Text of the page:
The term "return to form" may be overused, but it certainly applies to the Coen Brothers' new adaptation of Cormac McCarthy's novel "No Country for Old Men" -- in its visual economy, maddeningly beautiful symmetry, and eccentric mundanity the film is a reminder of why the Coens were initially tagged as wunderkinds. It's easy to derive pleasure from the Hitchcockian virtuosity of "No Country"'s mouse-trap set-ups, but the sweet surprise here is that Joel and Ethan Coen, genre vagabonds and occasional wise-asses who had been stuck in a rut as of late, have shot their latest film through with palpable, evocative melancholy and purpose. And have done so without seeming overly calculated: McCarthy's stark prose and workmanlike trajectory have meshed beautifully with the filmmakers' tendencies to reduce characters to singular traits. In this case, principals Josh Brolin, Javier Bardem, and Tommy Lee Jones have been boiled down to their very bones; "No Country" feels like a skeleton dance, a final raging at humanity's end.
If that all sounds heady or morose, the Coens have also made this their most fleet, vital film since "The Big Lebowski." While their last successful work, "The Man Who Wasn't There," was imbued with a similar existential calm, that film's aesthetic was too complacent and studied for it to feel like much more than an expertly crafted genre revision. "No Country," on the other hand, though set in 1980 and free of direct references to the current maladies of U.S. domestic and foreign policies, manages to feel like a howl from the depths of the here and now.
Branching off from one of the Coens' pet themes (the lengths people will go to for money), "No Country" employs an invigorating, triangular structure to follow its characters: Texan hunter Llewelyn Moss (Brolin, a sturdy, unmannered revelation), who absconds with two million dollars he finds at the site of a bloody, bungled drug hand-off in the desert; demonic bounty hunter Anton Chigurh (Bardem, in one of the most frightening embodiments of evil in recent cinema), who's always preternaturally on Moss' tail; and local sheriff Bell (Jones), trying to make sense of it all from behind his weathered, crinkly, seen-it-all veneer.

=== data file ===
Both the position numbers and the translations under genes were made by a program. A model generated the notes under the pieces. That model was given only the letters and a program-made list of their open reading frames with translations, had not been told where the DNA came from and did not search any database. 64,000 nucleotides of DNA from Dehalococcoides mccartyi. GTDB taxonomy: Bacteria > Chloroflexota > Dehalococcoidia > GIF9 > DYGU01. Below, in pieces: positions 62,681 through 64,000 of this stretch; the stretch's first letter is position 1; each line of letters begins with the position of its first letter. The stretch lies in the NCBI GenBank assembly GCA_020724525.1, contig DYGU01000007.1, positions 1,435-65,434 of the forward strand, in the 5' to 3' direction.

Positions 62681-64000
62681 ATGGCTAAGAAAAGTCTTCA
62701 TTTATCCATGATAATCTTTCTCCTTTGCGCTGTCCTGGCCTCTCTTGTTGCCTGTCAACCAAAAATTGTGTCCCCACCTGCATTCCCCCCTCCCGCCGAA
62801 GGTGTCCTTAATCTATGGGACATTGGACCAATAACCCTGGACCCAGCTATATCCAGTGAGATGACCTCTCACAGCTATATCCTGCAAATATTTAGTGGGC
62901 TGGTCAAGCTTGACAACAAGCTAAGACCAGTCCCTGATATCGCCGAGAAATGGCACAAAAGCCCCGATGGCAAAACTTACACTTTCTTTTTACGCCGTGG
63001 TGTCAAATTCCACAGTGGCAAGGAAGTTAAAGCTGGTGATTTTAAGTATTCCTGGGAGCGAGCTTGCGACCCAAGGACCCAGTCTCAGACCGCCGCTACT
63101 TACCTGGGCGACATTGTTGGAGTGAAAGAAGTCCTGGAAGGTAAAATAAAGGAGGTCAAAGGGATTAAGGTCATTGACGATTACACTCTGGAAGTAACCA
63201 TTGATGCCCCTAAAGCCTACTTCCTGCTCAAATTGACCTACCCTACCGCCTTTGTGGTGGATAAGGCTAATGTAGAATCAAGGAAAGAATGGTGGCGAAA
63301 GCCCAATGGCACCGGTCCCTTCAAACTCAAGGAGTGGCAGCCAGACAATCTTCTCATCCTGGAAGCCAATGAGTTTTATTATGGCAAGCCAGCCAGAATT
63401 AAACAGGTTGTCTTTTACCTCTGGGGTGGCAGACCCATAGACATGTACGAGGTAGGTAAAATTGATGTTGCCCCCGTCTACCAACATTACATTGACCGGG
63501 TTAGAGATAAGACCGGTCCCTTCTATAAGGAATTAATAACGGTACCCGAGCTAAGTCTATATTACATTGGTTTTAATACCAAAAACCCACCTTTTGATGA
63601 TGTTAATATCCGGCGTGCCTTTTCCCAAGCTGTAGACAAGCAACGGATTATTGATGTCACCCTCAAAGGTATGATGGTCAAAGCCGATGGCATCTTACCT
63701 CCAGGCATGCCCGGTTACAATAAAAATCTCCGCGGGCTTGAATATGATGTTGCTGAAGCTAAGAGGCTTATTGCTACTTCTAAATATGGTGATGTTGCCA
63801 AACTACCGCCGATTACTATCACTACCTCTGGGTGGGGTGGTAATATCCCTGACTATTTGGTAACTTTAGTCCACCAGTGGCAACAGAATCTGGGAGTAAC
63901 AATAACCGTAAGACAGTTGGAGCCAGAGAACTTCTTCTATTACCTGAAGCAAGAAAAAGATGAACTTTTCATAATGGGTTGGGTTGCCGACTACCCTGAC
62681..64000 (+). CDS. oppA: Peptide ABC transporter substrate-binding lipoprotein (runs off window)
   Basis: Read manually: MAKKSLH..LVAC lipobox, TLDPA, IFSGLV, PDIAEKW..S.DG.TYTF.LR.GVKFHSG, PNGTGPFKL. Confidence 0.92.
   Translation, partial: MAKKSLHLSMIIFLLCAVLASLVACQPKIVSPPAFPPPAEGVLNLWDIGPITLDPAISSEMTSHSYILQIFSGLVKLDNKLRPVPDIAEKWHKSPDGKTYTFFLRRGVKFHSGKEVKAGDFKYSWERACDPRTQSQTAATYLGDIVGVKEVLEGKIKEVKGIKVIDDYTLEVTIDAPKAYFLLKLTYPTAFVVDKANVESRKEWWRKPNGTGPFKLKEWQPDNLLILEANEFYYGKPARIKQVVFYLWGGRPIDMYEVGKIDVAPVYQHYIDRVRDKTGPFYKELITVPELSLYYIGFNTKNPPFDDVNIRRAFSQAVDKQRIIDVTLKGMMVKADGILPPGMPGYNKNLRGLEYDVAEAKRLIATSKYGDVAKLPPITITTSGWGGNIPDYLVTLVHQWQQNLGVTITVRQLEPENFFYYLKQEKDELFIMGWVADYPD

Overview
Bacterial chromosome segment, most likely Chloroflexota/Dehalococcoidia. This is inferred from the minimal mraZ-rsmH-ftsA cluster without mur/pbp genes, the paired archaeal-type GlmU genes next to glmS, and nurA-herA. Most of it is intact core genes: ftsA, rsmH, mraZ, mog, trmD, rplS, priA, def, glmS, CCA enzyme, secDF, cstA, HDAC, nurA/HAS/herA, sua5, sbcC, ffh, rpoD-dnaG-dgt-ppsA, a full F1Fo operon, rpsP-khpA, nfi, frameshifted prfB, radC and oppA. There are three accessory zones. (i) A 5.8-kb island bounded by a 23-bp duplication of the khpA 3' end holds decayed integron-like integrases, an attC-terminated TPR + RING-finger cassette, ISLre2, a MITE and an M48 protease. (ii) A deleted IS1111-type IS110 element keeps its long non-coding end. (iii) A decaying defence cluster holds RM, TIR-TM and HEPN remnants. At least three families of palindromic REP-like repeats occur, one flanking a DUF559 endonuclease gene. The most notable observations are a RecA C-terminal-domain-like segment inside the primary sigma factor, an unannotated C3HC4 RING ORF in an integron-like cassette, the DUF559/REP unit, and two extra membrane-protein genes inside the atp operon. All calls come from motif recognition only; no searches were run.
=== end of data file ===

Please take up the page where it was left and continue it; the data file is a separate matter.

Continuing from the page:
The most rewarding thing about "No Country" is the way in which its narrative is set up as a singularly unstoppable force, a shark constantly moving forward (every scene seems to have a goal, every frame initially gives off the impression of tightly relaying crucial plot information), only to allow itself to purposefully break down, both in terms of resolution and traditional narrative payoffs. What initially seems perfectly calibrated and dazzlingly "efficient" is finally revealed as a false comfort: the film's trio of sad characters will probably never be able to emerge from its shadows. The trail of bloodshed that occurs in the wake of the film's central crime feels increasingly less like whiz-bang noir pastiche and more like the final actions of a nation in irrevocable moral decline.
In a sense, the film deepens the efforts of "Fargo" to give a heartening moral compass to its shockingly violent Americana. Frances McDormand's Marge Gunderson was a lovely (and more vividly funny and relatable) center than Jones' Sheriff Bell, but Bell's spiritual plight hits a deeper nerve. His final monologue, which leaves the film on a fittingly abstract note, might sound written, but that's the point: it's the rare moment of verbal poetry in a film greatly composed of silent action, and all he can do is try to articulate his feelings through the relation of a dream. The Coens close the film with what might be the most take-your-breath-away ending since Richard Linklater both refused and granted our wishes with "Before Sunset"'s final fade-out.
[Michael Koresky is co-founder and editor of Reverse Shot and the managing editor at the Criterion Collection.]